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Making the leap Sql Sever from Oracle


Making the leap Sql Sever from Oracle

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David O
David O
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Hired a solid tech with a great Oracle development background but need him to do Sql Server development now. He is trying and making progress but I'd like to shorten the learning curve.


Does anyone know of any training like this except for development:

http://msdn.microsoft.com/en-us/dd548020.aspx

Thanks,

David
Jeff Moden
Jeff Moden
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Since I've worked on both, I can give you some very good tips...

Step 1. Relax... SQL Server doesn't require things like Reference Cursors to return a result set. A simple SELECT will do it.

Step 2A. Forget everything you know about Cursors and While Loops. 99.9% of everything that can be done, can be done without either and will run MUCH faster in the process.

Step 2B. Make a mental paradigm shift (like my signature line says below)... stop thinking about what you want to do to a row and start thinking about what you want to do to a column.

Step 3. Break out Books OnLine (the help system in SQL Server). Read about every function and read about the double FROM clauses in UPDATE... they will save your bacon. Forget about using correlated subqueries in UPDATE and learn that UPDATE and SELECT can use the same kinds of joins.

--Jeff Moden

RBAR is pronounced ree-bar and is a Modenism for Row-By-Agonizing-Row.
First step towards the paradigm shift of writing Set Based code:
Stop thinking about what you want to do to a row... think, instead, of what you want to do to a column.
If you think its expensive to hire a professional to do the job, wait until you hire an amateur. -- Red Adair

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PaulB-TheOneAndOnly
PaulB-TheOneAndOnly
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Good tips Jeff.

Also - if working on a data warehouse environment forget about: bitmap indexes, materialized views, star-transformation and query rewrite. SQL Server offers a much simpler yet solid platform.

By the way, also forget about the differences in between PL/SQL and SQL*Plus - the beauty of SQL Server is that relies on a single, powerfull T-SQL language.

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Pablo (Paul) Berzukov

Author of Understanding Database Administration available at Amazon and other bookstores.

Disclaimer: Advice is provided to the best of my knowledge but no implicit or explicit warranties are provided. Since the advisor explicitly encourages testing any and all suggestions on a test non-production environment advisor should not held liable or responsible for any actions taken based on the given advice.
Jeff Moden
Jeff Moden
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PaulB-TheOneAndOnly (6/11/2010)forget about the differences in between PL/SQL and SQL*Plus - the beauty of SQL Server is that relies on a single, powerfull T-SQL language.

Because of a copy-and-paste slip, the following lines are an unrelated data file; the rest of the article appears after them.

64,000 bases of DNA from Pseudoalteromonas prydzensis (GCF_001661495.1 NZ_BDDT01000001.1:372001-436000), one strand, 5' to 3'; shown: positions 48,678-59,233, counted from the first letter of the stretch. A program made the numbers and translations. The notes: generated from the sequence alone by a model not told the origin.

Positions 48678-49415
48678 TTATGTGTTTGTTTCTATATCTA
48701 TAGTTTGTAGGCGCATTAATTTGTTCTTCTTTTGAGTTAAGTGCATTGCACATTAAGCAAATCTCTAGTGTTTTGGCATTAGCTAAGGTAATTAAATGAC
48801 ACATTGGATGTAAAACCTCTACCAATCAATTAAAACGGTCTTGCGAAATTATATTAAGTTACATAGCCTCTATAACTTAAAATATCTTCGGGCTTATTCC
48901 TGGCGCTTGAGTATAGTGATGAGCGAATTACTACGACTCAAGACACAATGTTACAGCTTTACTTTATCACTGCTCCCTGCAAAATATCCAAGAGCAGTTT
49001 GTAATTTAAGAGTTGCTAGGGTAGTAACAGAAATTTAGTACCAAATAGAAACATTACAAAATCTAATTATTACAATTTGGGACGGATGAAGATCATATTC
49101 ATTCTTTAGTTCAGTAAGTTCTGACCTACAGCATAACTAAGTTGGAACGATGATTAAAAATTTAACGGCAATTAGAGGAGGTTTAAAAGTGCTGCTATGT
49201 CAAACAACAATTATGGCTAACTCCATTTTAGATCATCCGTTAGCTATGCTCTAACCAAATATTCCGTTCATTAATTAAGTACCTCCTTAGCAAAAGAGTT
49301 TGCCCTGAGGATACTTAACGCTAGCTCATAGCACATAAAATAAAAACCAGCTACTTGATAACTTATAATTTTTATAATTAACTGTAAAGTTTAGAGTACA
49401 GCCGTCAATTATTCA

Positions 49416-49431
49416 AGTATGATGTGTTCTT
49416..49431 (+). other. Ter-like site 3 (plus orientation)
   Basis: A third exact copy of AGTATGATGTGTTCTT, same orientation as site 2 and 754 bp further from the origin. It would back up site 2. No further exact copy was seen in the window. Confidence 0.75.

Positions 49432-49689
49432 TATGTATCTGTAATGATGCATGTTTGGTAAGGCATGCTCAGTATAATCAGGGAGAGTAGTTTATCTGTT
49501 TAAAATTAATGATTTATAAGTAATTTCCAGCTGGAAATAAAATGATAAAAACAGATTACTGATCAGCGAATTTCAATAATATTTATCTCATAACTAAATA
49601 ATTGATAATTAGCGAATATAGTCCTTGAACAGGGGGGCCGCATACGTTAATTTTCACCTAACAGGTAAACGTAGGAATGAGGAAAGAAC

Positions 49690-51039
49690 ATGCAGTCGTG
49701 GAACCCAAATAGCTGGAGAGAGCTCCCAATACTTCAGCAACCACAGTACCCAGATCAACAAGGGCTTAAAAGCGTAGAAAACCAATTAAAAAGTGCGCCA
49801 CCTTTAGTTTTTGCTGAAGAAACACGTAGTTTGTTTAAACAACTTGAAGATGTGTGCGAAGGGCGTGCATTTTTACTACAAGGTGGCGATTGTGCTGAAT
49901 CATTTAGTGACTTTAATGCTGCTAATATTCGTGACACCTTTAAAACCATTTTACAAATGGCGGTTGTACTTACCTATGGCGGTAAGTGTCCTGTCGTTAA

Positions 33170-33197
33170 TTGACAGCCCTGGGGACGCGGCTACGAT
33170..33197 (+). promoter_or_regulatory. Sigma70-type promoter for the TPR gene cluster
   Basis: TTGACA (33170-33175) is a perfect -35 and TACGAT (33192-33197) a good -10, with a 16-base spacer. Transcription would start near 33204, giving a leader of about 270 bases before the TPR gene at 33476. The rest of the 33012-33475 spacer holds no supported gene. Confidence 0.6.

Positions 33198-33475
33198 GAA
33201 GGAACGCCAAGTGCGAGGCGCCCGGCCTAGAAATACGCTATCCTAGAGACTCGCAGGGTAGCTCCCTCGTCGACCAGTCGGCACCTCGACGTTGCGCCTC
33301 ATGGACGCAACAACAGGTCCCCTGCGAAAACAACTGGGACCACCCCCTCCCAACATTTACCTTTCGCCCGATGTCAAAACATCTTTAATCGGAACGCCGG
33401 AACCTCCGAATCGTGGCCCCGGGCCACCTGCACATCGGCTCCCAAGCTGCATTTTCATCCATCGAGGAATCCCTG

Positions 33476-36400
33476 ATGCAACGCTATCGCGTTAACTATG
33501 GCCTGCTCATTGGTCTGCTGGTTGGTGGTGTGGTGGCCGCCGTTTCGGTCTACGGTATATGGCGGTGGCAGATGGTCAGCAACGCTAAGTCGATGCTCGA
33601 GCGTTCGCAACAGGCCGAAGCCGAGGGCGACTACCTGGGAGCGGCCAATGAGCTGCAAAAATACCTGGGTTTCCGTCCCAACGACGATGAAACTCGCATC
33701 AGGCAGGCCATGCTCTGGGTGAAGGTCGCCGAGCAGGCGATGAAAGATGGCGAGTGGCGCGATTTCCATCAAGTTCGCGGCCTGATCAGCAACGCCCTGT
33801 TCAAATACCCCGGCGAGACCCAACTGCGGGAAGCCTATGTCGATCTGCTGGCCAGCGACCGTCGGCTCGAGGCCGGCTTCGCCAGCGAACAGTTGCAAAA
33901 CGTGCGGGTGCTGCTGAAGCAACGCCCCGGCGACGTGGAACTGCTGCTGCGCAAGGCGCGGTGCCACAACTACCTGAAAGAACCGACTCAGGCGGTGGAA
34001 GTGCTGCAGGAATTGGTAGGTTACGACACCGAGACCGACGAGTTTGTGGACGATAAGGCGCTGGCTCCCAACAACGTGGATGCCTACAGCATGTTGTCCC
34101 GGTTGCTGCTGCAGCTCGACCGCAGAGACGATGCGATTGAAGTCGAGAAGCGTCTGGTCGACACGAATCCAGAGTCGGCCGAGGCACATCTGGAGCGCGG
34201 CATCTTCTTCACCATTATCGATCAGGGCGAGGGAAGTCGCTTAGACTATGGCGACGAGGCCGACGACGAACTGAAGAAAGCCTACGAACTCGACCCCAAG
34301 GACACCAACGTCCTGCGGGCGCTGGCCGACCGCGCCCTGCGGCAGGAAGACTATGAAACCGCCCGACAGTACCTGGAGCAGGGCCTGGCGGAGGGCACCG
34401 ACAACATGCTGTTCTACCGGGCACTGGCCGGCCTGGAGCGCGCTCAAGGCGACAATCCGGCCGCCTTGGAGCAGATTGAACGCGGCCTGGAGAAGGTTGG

Excellent point, Paul. I never understood why Oracle chose to separate "SQL" from "PL/SQL".

--Jeff Moden

RBAR is pronounced ree-bar and is a Modenism for Row-By-Agonizing-Row.
First step towards the paradigm shift of writing Set Based code:
Stop thinking about what you want to do to a row... think, instead, of what you want to do to a column.
If you think its expensive to hire a professional to do the job, wait until you hire an amateur. -- Red Adair

Helpful Links:
How to post code problems
How to post performance problems
Forum FAQs
PaulB-TheOneAndOnly
PaulB-TheOneAndOnly
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Jeff Moden (6/11/2010)Excellent point, Paul. I never understood why Oracle chose to separate "SQL" from "PL/SQL".


That's a very good question which puzzled me for a long time.

Even when I do not have a definitive answer to it I know SQL was introduced around 1979 - most probably version 4 - when PL/SQL is a "modern" days innovation from 1992 - Oracle version 7.

Since PL/SQL follows the general structure and syntax of Ada while SQL is nothing but the Oracle implementation of the more structurally simple IBM's SQL my guess is that integration of the two languages was beyond the scope of the project. I remember Oracle documentation from those days introducing PL/SQL as a structured extension of SQL.

_____________________________________
Pablo (Paul) Berzukov

Author of Understanding Database Administration available at Amazon and other bookstores.

Disclaimer: Advice is provided to the best of my knowledge but no implicit or explicit warranties are provided. Since the advisor explicitly encourages testing any and all suggestions on a test non-production environment advisor should not held liable or responsible for any actions taken based on the given advice.
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